A religious name is a type of given name bestowed for a religious purpose, and which is generally used in religious contexts. Different types of religious names may be in use among the clergy of a religion, as well in some cases among the laity.

In some religious orders, a new member will often take a religious name after joining the order. This is often practiced in the Order of Saint Benedict. Japanese Catholics have a long-cherished tradition of adopting a Western name as a "Baptismal name" in addition to their actual first name.

In some countries, it is common for members of the laity to adopt a confirmation name, in addition to their baptismal name. A newly elected Pope also takes on a new name, called his regnal name.

In the Eastern Orthodox Church converts often take a new name at the time of their reception into the church, either by baptism or chrismation. A person's religious name is always the name of a saint, who then becomes that person's patron. When deciding on a name for their child, Orthodox parents will often name the child after a saint whose feast day falls on either the day of the child's birth or the day of its baptism. Traditionally, Orthodox Christians celebrate their "name day" (i.e., the feast day of their patron saint), rather than their birthday. Orthodox monks and nuns are often given a new monastic name at the time of their tonsure (i.e., when they take their monastic vows). A monastic name is usually the name of a prophet or a monastic saint.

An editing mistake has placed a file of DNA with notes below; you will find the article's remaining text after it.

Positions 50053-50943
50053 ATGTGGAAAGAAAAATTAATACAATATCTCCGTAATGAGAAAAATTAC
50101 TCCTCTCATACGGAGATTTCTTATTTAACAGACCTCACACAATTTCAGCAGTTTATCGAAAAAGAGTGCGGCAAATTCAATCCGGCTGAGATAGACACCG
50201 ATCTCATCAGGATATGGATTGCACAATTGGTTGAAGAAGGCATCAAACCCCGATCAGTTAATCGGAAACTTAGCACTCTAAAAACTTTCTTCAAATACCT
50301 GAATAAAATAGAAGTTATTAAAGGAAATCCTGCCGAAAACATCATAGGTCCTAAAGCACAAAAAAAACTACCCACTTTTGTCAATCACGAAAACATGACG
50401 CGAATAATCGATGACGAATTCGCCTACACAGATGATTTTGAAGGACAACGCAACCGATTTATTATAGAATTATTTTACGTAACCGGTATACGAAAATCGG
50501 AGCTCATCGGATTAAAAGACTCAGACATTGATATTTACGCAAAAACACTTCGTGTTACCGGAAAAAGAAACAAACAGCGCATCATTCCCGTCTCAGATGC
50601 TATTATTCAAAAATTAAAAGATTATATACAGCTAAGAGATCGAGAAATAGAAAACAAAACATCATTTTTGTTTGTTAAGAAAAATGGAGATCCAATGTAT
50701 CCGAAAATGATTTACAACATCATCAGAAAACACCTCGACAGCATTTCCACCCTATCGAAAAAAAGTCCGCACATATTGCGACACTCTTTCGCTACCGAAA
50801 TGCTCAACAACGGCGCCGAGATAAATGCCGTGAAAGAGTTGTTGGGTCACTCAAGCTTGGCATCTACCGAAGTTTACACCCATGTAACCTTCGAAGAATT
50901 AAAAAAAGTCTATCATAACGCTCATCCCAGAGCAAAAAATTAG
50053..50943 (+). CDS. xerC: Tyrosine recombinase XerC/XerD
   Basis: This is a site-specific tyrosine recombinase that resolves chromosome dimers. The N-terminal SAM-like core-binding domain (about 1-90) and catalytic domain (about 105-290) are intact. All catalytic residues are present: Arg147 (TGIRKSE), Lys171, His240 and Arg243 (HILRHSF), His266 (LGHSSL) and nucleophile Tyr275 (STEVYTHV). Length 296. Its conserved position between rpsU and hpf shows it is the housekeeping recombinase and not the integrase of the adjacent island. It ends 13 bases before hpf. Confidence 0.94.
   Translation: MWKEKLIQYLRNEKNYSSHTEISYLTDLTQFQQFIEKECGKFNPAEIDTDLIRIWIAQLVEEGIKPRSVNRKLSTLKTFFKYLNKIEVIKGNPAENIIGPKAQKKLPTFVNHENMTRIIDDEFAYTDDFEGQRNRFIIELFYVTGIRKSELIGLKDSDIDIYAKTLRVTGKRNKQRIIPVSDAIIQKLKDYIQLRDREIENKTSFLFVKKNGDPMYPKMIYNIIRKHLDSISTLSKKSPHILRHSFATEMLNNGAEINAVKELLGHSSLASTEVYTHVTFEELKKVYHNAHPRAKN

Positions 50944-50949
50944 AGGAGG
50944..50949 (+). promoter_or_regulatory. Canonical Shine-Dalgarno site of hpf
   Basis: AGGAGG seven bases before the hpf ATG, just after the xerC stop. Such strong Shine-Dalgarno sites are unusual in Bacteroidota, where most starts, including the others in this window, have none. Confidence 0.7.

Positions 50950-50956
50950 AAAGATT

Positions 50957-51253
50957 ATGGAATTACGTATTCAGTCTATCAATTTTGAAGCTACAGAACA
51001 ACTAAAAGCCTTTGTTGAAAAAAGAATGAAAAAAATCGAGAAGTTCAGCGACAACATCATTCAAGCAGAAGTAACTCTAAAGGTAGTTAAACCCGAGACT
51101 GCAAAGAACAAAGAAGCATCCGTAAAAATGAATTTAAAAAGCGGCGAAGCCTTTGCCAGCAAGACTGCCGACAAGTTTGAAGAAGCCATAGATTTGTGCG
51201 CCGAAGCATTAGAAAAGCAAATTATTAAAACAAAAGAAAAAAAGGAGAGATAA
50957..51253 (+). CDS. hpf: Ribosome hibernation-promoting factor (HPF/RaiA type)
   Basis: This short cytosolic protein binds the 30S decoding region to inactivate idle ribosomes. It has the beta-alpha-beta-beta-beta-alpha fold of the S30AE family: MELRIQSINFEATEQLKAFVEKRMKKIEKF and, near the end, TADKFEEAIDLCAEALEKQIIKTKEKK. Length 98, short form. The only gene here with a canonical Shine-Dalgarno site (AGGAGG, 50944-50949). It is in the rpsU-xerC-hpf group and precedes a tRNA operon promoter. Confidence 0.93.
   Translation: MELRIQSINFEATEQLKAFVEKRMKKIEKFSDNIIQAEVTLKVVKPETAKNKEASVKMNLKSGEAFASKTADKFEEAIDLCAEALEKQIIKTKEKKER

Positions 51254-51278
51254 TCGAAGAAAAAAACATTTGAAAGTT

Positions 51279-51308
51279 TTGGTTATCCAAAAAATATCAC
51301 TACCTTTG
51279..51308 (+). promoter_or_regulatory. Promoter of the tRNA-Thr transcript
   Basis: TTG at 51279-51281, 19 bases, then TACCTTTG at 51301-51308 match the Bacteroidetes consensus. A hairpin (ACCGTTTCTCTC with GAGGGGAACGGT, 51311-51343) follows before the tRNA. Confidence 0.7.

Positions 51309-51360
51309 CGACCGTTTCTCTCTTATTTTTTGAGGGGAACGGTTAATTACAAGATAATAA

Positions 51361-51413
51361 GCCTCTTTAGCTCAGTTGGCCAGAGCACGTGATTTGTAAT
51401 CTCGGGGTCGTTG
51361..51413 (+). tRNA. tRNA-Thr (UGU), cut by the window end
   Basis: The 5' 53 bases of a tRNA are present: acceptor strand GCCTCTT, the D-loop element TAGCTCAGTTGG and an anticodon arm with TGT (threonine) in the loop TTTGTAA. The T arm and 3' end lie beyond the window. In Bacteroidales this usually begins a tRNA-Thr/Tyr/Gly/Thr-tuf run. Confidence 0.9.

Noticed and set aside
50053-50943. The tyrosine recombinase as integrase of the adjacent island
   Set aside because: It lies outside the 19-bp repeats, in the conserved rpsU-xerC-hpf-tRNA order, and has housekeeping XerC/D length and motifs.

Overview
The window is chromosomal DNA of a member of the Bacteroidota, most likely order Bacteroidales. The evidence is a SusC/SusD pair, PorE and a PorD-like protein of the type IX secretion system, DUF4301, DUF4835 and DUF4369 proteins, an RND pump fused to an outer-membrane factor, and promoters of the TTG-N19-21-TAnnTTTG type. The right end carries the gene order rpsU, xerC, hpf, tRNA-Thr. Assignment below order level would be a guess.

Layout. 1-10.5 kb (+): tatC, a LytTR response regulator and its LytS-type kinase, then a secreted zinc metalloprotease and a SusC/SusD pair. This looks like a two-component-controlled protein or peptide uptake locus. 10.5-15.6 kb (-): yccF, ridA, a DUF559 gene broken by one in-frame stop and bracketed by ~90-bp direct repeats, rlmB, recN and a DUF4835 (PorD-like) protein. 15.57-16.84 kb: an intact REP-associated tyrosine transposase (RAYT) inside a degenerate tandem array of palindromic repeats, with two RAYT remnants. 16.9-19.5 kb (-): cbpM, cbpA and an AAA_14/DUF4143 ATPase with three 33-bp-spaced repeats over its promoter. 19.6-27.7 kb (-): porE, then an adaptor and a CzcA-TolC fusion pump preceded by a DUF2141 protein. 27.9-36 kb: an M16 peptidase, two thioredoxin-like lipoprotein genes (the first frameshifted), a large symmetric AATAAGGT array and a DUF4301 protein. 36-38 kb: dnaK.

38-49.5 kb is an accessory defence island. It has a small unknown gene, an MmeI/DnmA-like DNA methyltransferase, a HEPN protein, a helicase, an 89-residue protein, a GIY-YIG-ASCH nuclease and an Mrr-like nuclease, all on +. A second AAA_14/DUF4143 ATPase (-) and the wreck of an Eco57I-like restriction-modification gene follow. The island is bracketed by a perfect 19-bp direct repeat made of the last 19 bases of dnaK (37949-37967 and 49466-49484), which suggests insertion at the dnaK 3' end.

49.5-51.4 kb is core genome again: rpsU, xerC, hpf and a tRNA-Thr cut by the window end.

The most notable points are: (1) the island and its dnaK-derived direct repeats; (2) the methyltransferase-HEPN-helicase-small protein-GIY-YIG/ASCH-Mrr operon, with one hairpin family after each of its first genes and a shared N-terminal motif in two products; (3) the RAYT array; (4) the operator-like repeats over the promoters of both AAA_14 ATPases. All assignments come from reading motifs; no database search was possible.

Jews who have non-Jewish legal names often have a patronymic Hebrew name which is used for religious purposes.

Members of ISKCON are given a "spiritual name" by their guru upon initiation. This name ends in "Dasa" for men and "Dasi" for women (meaning "servant"), and generally begins with the same letter as the devotee's given name.

Many Buddhist sects also practice this, with newly ordained sangha often given new names by their master. Lay Buddhists are also given Dharma names during their refuge ceremony.

It is usual for a Discordian episkopos to adopt a faux-mystical and bizarre name for the duration of the episkoposity; such names are not immutable and are frequently adapted over time.

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